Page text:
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Father Bob goes bush

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Pam Kiriakidis
Pam Kiriakidis
Pam Kiriakidis has worked as a journalist at the North Central Review since 2022, with a particular focus on the City of Whittlesea and stories for the Whittlesea Review. She graduated with a Bachelor’s Degree in Media and Communications majoring in journalism and focuses on politics, community, and health with the occasional niche sports story finding its way in front of her.

By Pam Kiriakidis

BROADFORD’S State Motorcycle Sports Complex was home to this year’s Toy Run for the Father Bob Maguire Foundation, which ensures families and children across the state receive Christmas gifts.

For the past 20 years, the Father Bob Maguire Foundation has opened their services to many families, gifting presents and offering food relief through their community pantry.

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A former Catholic priest, Father Bob is a community worker based in Melbourne, and has helped Victorian families for more than a decade.

At the December 4 event, motorcyclists departed from Morgan and Wacker Harley Davidson in Epping, adorned with decorations.

The event was organised by individual motorcycle riders in partnership with Orange Knights Motorcycle Club, which was formed by State Emergency Service members.

Orange Knights Motorcycle Club SES members interacting with Father Bob at the annual toy run in Broadford. ​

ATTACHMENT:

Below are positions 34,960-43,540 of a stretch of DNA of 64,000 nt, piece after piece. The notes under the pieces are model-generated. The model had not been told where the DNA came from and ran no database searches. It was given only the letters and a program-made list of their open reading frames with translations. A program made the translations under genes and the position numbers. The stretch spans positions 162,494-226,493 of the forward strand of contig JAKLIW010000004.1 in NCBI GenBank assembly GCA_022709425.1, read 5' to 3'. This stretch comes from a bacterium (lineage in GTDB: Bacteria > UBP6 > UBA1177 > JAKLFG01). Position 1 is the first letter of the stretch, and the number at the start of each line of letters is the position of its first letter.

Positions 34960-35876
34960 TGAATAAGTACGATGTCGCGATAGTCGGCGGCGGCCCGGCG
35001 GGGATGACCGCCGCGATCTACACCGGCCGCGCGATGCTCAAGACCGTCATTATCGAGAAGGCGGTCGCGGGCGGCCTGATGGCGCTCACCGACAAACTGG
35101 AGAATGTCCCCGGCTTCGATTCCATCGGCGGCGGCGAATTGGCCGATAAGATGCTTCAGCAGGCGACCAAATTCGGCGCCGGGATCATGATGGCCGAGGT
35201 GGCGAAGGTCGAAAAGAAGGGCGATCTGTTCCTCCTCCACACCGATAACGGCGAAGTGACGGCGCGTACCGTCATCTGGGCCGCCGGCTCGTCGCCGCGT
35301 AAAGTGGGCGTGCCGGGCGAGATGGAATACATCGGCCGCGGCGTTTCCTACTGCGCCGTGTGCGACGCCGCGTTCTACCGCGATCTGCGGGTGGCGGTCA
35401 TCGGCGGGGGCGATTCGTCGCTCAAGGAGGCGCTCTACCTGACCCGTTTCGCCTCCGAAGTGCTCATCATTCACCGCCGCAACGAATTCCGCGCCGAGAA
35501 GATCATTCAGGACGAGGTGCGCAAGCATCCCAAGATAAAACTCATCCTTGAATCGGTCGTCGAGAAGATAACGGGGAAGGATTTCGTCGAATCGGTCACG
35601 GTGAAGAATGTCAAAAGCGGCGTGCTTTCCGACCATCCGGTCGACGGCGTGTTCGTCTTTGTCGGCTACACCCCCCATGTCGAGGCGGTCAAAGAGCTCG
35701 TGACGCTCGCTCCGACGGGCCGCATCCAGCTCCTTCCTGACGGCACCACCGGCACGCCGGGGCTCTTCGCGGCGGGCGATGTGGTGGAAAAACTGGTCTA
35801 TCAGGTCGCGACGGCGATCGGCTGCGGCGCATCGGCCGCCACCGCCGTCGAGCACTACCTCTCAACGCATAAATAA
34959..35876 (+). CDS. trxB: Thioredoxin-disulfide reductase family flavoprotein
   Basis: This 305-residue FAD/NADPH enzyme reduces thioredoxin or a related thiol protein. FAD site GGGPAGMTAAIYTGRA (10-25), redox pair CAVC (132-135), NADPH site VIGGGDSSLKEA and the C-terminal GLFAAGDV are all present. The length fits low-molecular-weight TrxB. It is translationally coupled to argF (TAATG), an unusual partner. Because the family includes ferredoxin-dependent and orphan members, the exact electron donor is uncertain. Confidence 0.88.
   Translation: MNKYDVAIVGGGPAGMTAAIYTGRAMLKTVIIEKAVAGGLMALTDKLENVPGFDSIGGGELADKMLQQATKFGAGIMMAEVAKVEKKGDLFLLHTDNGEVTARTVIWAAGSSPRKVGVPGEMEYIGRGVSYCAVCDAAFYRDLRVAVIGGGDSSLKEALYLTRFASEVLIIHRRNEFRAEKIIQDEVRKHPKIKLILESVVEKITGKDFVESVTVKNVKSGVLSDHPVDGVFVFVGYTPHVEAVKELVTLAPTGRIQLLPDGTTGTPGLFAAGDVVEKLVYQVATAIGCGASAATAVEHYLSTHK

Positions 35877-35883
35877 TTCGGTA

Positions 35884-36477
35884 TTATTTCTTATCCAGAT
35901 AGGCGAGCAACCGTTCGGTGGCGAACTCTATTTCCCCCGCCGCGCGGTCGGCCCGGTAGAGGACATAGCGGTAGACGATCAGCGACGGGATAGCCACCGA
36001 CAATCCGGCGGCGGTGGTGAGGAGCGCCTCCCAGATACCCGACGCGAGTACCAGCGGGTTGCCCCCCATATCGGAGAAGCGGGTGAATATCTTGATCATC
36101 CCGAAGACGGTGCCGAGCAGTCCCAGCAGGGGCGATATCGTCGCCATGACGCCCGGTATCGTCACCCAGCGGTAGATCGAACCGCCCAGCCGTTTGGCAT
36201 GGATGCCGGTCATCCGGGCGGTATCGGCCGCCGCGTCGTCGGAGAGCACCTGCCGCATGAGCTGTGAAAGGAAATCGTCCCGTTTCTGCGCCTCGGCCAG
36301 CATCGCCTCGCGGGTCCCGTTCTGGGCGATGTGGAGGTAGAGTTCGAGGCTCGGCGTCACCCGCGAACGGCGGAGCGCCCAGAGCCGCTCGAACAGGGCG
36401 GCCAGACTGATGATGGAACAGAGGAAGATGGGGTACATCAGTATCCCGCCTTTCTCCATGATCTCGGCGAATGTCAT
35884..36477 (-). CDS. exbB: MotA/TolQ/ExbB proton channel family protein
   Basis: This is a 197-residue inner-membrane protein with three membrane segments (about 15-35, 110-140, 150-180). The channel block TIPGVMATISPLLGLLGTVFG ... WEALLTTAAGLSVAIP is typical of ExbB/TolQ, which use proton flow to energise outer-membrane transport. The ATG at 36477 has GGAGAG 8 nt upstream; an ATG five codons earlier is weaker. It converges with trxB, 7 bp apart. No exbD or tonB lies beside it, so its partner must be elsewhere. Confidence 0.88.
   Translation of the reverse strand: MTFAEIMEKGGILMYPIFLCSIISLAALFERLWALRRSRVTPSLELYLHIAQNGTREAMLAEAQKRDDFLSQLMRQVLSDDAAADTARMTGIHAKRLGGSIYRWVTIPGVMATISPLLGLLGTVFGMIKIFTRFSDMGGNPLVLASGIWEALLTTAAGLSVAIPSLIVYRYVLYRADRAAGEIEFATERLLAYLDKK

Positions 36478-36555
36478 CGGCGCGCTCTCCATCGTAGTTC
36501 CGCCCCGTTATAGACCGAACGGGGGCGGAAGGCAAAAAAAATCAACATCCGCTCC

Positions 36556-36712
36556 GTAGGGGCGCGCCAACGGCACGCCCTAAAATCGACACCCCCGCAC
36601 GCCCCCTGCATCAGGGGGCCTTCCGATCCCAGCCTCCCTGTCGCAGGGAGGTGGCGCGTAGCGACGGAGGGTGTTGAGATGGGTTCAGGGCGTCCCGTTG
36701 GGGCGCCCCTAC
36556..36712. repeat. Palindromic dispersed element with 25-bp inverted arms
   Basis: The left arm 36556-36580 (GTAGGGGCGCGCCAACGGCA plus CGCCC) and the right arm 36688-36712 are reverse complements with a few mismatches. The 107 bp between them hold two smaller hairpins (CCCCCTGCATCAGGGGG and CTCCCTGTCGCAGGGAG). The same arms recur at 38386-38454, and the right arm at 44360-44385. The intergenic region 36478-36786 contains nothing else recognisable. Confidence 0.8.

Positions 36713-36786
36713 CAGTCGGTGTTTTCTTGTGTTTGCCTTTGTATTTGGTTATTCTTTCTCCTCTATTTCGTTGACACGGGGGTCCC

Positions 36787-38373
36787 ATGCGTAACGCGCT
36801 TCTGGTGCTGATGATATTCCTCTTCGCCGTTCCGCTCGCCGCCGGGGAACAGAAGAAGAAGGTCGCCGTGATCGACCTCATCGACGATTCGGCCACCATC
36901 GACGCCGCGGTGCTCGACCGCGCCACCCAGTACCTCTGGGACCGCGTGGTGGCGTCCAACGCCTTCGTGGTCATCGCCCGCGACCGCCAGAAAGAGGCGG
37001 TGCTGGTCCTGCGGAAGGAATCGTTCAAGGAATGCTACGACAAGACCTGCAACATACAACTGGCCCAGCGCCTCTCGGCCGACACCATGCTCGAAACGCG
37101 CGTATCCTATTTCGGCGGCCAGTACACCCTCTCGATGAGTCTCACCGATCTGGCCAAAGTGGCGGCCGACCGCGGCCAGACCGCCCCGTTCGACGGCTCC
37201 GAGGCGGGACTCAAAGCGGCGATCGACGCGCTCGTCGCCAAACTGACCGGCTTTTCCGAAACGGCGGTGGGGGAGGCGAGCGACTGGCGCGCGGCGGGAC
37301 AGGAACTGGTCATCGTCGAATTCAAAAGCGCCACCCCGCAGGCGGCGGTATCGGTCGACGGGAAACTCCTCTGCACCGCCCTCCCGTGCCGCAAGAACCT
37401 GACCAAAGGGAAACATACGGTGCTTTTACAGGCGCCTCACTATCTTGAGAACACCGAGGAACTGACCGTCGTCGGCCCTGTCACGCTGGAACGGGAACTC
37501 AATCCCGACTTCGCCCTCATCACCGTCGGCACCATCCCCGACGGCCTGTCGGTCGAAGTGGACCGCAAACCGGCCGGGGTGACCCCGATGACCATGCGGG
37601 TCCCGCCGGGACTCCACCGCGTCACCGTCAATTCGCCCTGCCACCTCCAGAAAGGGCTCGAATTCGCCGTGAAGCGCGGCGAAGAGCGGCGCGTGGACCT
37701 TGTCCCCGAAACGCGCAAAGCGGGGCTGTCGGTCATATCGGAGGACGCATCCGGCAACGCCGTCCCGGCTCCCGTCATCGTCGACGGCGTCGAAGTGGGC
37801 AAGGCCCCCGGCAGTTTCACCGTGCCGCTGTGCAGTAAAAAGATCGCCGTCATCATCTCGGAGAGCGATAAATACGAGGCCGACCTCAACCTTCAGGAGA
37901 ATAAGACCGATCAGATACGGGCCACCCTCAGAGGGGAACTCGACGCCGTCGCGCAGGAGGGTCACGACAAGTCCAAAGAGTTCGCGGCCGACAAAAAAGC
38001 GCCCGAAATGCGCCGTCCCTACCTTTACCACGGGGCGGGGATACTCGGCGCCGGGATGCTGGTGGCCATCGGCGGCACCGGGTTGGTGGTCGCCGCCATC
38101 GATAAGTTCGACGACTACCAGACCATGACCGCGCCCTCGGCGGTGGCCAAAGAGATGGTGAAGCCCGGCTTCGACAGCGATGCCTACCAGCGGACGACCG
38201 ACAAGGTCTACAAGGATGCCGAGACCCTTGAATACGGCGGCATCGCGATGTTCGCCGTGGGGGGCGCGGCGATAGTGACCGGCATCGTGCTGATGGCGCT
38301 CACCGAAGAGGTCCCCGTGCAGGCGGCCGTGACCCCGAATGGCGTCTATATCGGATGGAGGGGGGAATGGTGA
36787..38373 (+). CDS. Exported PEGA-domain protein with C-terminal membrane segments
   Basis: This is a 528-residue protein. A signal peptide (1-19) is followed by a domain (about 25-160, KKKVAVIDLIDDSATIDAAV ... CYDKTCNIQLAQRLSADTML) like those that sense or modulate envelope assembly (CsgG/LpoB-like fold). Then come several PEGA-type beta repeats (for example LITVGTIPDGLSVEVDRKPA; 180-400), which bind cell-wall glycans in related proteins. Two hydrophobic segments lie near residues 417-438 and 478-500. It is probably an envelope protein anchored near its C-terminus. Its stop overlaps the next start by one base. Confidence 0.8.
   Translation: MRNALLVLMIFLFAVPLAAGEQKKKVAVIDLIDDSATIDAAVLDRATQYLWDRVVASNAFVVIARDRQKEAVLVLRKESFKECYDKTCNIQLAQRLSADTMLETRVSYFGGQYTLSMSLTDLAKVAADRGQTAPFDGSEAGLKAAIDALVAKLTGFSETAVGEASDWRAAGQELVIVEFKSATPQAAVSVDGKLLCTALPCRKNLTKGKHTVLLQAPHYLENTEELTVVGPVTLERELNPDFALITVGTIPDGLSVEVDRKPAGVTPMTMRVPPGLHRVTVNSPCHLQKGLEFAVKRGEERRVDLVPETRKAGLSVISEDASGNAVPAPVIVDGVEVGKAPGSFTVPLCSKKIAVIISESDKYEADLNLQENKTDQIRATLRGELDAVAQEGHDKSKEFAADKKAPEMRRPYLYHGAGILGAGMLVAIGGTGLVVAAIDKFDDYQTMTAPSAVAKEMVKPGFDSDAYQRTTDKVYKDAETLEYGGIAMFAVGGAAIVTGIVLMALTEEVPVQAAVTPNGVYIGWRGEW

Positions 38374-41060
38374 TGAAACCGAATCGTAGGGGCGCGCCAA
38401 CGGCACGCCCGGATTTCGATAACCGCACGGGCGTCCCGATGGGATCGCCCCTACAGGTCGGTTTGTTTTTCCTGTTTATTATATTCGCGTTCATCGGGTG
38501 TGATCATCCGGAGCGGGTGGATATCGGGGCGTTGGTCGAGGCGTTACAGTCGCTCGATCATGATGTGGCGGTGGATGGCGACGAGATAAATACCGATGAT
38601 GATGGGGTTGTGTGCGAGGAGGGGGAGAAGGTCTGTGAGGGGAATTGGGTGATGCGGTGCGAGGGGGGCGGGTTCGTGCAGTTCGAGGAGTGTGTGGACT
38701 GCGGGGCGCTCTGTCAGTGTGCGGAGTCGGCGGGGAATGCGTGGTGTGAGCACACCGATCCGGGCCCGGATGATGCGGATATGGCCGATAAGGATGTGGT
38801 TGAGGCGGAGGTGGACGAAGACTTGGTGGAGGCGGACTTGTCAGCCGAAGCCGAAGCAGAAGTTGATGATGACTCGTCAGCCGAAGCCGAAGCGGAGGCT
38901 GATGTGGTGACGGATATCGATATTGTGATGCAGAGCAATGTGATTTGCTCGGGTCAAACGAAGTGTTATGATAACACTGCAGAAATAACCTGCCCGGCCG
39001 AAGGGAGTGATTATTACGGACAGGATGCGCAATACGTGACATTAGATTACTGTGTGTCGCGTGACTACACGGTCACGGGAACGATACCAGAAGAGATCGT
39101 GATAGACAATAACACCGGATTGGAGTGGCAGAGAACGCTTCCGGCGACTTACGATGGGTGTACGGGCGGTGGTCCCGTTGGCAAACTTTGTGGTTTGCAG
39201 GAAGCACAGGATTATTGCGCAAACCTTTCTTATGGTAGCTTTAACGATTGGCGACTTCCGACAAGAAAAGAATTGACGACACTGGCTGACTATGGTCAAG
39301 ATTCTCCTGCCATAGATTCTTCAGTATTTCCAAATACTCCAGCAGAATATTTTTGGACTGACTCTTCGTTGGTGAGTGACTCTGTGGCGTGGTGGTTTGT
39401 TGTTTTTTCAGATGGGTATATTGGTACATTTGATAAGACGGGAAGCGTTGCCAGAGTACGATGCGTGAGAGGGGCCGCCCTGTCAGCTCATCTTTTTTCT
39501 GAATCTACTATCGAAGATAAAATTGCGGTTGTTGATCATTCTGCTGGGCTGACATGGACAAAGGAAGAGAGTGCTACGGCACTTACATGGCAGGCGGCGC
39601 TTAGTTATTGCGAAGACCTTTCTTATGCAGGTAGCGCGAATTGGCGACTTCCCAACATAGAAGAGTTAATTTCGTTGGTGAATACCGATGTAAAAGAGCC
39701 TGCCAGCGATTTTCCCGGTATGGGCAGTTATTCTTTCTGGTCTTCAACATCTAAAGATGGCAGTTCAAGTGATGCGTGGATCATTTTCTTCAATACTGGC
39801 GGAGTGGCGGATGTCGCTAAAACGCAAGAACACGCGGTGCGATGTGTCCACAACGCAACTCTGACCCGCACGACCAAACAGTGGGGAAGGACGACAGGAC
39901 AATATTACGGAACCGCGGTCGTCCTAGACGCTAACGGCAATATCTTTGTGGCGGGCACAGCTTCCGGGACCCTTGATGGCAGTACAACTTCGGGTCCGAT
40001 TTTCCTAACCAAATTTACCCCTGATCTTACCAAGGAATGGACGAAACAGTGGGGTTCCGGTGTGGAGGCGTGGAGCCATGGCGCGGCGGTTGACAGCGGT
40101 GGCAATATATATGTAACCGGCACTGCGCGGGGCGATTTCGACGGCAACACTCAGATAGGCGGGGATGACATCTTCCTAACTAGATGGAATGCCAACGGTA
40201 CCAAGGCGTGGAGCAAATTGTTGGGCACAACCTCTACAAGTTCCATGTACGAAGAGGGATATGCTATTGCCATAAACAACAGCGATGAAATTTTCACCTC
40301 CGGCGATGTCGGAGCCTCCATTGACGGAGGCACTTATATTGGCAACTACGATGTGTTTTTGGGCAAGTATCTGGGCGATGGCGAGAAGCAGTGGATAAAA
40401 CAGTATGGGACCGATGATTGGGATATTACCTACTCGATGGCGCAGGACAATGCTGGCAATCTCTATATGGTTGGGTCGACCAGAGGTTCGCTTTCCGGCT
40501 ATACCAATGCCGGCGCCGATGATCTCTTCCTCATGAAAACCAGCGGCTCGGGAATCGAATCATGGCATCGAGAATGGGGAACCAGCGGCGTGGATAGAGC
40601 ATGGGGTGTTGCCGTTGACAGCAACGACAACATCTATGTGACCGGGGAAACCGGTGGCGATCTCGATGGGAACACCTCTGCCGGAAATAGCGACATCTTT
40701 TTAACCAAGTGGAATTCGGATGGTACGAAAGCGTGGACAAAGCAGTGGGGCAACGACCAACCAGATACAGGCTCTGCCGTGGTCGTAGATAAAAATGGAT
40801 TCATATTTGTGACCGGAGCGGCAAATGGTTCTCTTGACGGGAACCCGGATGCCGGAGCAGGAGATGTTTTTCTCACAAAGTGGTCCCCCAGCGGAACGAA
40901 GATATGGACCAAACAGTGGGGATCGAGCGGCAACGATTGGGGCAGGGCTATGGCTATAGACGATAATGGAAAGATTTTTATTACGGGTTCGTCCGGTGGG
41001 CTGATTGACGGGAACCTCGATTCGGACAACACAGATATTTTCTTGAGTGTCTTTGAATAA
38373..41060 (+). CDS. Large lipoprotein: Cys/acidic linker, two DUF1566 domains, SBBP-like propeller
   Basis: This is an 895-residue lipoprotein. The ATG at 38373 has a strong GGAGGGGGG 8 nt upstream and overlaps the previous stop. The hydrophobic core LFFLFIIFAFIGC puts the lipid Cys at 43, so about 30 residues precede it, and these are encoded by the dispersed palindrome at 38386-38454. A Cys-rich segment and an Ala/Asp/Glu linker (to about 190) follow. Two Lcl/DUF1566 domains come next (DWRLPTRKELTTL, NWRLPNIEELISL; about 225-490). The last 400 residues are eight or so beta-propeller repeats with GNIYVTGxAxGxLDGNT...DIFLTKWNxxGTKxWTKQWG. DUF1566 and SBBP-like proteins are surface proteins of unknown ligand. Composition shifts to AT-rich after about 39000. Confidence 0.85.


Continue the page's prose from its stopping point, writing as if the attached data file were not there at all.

Attendees at Broadford also included visitors for the sidecar intro day by the Sidecar Racing Club of Victoria, who donated items for children aged eight to 12.   

Motorcyclists took a lap around the track for the annual parade, which Father Bob described as a ‘natural amphitheatre’.

“Broadford is an entertainment centre, it’s got its own amphitheatre … where bikers and riders might like to assemble from all over the place in Victoria and elsewhere,” he said.

Father Bob said the toy run united people in friendship and entertainment, which he said the world needed now.  

“I remember I used to think of what an epic event it was for people to come from all places, all over the state and elsewhere to assemble in a spot that was already well known for its entertainment,” he said.  

“[It’s] very important people come out and come together … they might even form friendships and that’s what the world needs right now is friends, we need more friends.”  

Toy run organiser Cate, who has been involved for 10 years, said part of the charity event was to promote driver awareness of motorcyclists on roads.

“Toy runs for Father Bob were formed by individual riders, we nominated [Father Bob] as a charity to support,” she said.

“A lot of our motorcyclists have some connection to Father Bob from far back when he was the Army chaplain at the Puckapunyal Army base throughout the Vietnam war.”  

Orange Knights Motorcycle Club SES volunteer Vicky Creed said Broadford was a major attraction for the annual festivities.  

“This is a chance for motorcycle riders [to get] on the track, they’ve done a lap of track, which is something that they don’t usually get to do,” she said.  

“I would recommend anybody that lives in and around the area if you’ve been here, whether be it be on a race day, or a ride to come out and have a look.  

“Last year’s run was very small because of COVID … in the past we’ve had anywhere between 1500 and 2000 bikes a year, last year we only had about 70, and this year we’ve got over 300 bikes. Next year we hope to start growing it again.”  

Ms Creed said the donations and raffle prize money generated at the event would go to the foundation to provide for families experiencing various hardships.  

“The organisation itself is pretty well bipartisan in who it helps and how it helps someone. If a child needs a gift Father Bob will give them a gift no matter what,” she said.  

The annual toy run will be hosted again at Broadford on December 3, 2023.

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